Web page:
Prior to the Civil War and the ratification of the Thirteenth Amendment, slavery was a very common and accepted aspect of American society. Indeed, slavery was practiced unabashedly for hundreds of years.
During this period, it would not have been uncommon to encounter slaves working openly on farms and plantations in many parts of the country. Anyone who's vaguely familiar with the history of the United States is aware of this fact.
In 1865, however, the Thirteenth Amendment abolished slavery, making it completely illegal. Yet, slavery is still alive and well in America today, only it's not as obvious.
Human Trafficking Keeps Slavery Alive
Human trafficking is a global problem, and the US is not immune to its effects. As the FBI puts it:
It’s sad but true: here in this country, people are being bought, sold, and smuggled like modern-day slaves.
Indeed, victims of human trafficking are forced to do abhorrent work in deplorable environments. They are subjected to beatings and starvation. Many find themselves working as sex slaves.
What's more, this disgusting crime against humanity provides a steady source of income for organized crime groups and terrorists around the world.
To put this into context, here are some key figures:
- It is estimated that human trafficking and forced labor is a $150 billion industry. - In the US, it's estimated that 100,000 children are forced into prostitution each year. - Globally, it's estimated that there are around 30 million victims of human trafficking. - 55 percent of all the victims are women or girls - 5.5 million of all the victims are children.
When the issue of human trafficking is discussed by law enforcement or the media, prostitution and sexual slavery are often the primary focus.
It's true that sex trafficking is a huge problem, but it often overshadows another horrendous consequence of human trafficking: forced labor.
Forced Labor Is A Hidden Form Of Modern-Day Slavery In America
There are thousands of immigrants working as forced laborers in the US, and many of them actually entered the country legally.
They come here believing that they have found a lucrative job and an opportunity to obtain a green card. In reality, they have been lied to and end up getting trapped and forced to work with no pay.
This is a form of modern-day slavery, and it's occurring right under our noses.
Ima Matul is from the Phillipines, and in 1997, she fell victim to labor trafficking in the US. When she was 17 years old, she was offered a job as a nanny in America and she jumped at the opportunity. Consequently, she ended up being enslaved for three years.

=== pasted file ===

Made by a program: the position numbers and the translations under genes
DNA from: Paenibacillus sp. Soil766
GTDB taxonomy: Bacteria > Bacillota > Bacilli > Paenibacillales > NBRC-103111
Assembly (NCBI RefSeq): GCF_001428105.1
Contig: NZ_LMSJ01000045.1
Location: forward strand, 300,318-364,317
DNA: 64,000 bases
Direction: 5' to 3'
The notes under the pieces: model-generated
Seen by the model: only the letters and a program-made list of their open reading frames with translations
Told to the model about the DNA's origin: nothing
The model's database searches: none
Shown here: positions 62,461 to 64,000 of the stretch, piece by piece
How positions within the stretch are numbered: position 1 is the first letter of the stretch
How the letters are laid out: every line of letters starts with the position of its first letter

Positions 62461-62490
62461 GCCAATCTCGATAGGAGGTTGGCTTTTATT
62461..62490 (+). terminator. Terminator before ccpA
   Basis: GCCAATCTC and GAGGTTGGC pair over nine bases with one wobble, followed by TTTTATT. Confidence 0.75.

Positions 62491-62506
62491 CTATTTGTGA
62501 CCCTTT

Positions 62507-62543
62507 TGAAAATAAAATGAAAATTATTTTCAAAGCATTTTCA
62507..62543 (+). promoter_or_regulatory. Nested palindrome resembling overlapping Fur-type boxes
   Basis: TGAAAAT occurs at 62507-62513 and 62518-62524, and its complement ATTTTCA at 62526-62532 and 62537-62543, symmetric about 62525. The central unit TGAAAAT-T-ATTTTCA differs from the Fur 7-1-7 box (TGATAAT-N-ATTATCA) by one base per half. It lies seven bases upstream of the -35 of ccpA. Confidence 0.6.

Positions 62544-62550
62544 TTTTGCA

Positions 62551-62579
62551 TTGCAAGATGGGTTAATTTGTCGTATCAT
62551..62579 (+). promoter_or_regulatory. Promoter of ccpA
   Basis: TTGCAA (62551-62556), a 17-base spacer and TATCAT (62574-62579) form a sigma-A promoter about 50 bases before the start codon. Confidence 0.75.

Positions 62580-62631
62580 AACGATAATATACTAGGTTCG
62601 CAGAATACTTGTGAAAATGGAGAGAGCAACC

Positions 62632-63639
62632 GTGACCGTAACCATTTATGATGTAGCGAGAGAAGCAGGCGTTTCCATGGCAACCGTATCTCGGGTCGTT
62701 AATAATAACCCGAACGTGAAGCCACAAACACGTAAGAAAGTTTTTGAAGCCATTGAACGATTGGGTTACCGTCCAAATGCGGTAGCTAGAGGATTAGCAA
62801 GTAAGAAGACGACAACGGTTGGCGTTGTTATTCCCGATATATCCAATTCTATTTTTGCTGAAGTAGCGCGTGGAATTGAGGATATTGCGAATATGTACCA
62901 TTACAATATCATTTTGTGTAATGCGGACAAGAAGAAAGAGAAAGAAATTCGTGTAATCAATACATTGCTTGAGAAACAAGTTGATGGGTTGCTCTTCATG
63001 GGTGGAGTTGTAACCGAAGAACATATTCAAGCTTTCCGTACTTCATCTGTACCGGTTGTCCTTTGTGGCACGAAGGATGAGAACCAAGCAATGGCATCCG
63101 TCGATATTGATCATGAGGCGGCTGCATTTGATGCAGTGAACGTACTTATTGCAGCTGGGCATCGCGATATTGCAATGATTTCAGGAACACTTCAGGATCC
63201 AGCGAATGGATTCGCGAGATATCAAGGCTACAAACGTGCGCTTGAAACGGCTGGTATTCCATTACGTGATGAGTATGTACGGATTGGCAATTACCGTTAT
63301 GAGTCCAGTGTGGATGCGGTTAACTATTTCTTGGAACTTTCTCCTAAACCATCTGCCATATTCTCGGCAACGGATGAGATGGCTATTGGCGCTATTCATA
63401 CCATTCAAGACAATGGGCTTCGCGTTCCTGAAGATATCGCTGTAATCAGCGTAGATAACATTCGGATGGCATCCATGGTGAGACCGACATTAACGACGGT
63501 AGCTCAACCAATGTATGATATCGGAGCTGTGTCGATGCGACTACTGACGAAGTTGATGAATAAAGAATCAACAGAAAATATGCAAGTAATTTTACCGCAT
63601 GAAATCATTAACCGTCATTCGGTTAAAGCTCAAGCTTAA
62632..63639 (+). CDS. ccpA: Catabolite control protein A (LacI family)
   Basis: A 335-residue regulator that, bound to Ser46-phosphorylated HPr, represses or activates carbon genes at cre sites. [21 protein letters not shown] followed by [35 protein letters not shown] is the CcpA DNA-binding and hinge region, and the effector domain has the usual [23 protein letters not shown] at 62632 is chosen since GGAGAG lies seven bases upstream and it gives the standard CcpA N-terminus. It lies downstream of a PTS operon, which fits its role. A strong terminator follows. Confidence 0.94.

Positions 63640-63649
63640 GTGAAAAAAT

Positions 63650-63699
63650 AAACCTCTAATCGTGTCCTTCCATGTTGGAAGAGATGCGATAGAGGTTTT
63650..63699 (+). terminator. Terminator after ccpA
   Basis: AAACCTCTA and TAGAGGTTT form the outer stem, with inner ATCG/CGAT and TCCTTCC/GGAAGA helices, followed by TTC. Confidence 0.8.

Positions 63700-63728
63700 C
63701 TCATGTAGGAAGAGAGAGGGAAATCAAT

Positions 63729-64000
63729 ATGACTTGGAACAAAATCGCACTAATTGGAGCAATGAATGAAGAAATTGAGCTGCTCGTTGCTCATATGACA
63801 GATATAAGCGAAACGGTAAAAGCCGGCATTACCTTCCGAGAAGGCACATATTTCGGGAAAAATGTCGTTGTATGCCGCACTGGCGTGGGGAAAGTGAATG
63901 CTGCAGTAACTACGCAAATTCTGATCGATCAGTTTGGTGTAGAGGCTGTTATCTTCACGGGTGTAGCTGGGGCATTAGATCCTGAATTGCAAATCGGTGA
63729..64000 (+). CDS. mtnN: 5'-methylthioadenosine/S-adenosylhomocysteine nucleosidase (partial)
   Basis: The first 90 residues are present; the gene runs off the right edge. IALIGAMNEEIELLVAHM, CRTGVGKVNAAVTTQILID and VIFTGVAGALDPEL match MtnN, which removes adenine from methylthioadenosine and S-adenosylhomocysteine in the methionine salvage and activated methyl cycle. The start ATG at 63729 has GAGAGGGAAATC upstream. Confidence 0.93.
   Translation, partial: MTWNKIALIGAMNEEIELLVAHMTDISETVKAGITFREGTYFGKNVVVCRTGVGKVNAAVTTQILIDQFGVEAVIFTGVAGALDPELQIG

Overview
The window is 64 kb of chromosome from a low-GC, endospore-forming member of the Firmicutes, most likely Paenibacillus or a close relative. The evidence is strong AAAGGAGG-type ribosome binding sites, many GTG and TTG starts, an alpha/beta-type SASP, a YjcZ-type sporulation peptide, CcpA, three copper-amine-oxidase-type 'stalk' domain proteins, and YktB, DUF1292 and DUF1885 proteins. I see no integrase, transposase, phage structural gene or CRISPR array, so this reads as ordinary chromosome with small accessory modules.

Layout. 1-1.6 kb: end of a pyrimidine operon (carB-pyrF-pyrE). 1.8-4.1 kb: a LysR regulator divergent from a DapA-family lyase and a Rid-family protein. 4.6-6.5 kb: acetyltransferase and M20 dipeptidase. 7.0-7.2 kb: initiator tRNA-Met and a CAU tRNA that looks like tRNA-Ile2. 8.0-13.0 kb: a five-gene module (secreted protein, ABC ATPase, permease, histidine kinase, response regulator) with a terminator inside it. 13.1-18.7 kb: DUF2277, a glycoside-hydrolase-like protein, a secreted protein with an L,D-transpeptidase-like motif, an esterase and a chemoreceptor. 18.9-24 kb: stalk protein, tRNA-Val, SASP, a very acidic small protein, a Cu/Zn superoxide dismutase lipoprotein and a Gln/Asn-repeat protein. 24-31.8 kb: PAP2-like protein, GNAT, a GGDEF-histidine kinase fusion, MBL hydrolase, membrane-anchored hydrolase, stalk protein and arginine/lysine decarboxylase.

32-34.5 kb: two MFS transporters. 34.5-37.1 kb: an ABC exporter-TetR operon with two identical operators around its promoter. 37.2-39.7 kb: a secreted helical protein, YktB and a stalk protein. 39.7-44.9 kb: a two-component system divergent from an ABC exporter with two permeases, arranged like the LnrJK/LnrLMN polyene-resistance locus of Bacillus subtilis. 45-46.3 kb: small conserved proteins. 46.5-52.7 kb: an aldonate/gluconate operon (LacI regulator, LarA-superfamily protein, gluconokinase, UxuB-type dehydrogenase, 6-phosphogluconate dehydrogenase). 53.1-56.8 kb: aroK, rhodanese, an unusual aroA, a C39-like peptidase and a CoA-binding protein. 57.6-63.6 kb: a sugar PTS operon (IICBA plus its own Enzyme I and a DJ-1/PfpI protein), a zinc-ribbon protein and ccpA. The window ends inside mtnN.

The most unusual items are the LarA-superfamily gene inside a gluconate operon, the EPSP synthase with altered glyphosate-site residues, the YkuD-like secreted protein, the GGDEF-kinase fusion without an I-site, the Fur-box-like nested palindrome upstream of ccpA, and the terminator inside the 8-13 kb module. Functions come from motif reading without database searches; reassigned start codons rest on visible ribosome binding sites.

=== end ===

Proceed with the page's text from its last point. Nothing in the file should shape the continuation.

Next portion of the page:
When she arrived, her traffickers immediately seized her passport, making it impossible for her to leave. According to Matul, her captor often threatened her, which is a large part of the reason she didn't attempt to leave:
She was threatening me, saying that if I ran away, the police would arrest me because I didn't have my passport, and that I'd be thrown in jail where I'd be raped.
Thus, she worked with no pay, seven days a week. When she finally learned English, she wrote a letter to a nanny at a nearby house asking for help. Fortunately, she gained her freedom.
Her story is very representative of what happens to the majority of labor trafficking victims.
Victims Pay To Come To The US, Enter Legally And End Up Forced Into Slavery
A new Urban Institute–Northeastern University study offers an intimate analysis of this issue, highlighting 122 individual cases. According to the report, "labor traffickers use violence, threats, and lies to force people to work against their will."
The report found that 71 percent of the victims had entered the US legally on temporary visas. By the time they escaped their traffickers, however, 69 percent of the victims were unauthorized to be in the country.
Here's what happens: Victims are baited with the promise of a good job. When they arrive, their travel documents are seized. Even if they have a visa, their captors hold the documents until they expire, and then threaten to have them deported to keep them in fear.
Most labor trafficking victims find themselves doing domestic work, but a large number are also working in agriculture.
Furthermore, many victims pay a "recruitment fee" to their captors prior to traveling to the US. On average, this fee comes to $6,150.
Most of these people are coming from extremely poor countries. Giving away that kind of money means putting their families in immense debt, or perhaps even bankruptcy.
What's more, it's evident that law enforcement does little to address this issue. This is partially because it's very difficult to prove that someone's actively engaged in labor trafficking. Yet, as Dara Lind notes for Vox on this subject:
Law-enforcement officials are pretty skeptical of 'illegal' immigrants who claim to have been victimized. When police get called to traffickers' houses or workplaces, for example, they often trust traffickers over victims. In one case, a farmer shot at a trafficked farmworker who was trying to escape. When the police came, they arrested the farmworker for being an unauthorized immigrant.
In essence, labor traffickers are disgusting individuals who enslave helpless immigrants through fear and coercion. Moreover, they are getting away with it the majority of the time.
Sex trafficking is terrible, but one positive is that most people are aware of it. This means that it's more likely to get addressed. Labor trafficking does not enjoy the same amount of press, even though it's also a massive problem. Simply put, in order for this to stop, this issue needs continued exposure.
Photo Courtesy: Victor Von Dooom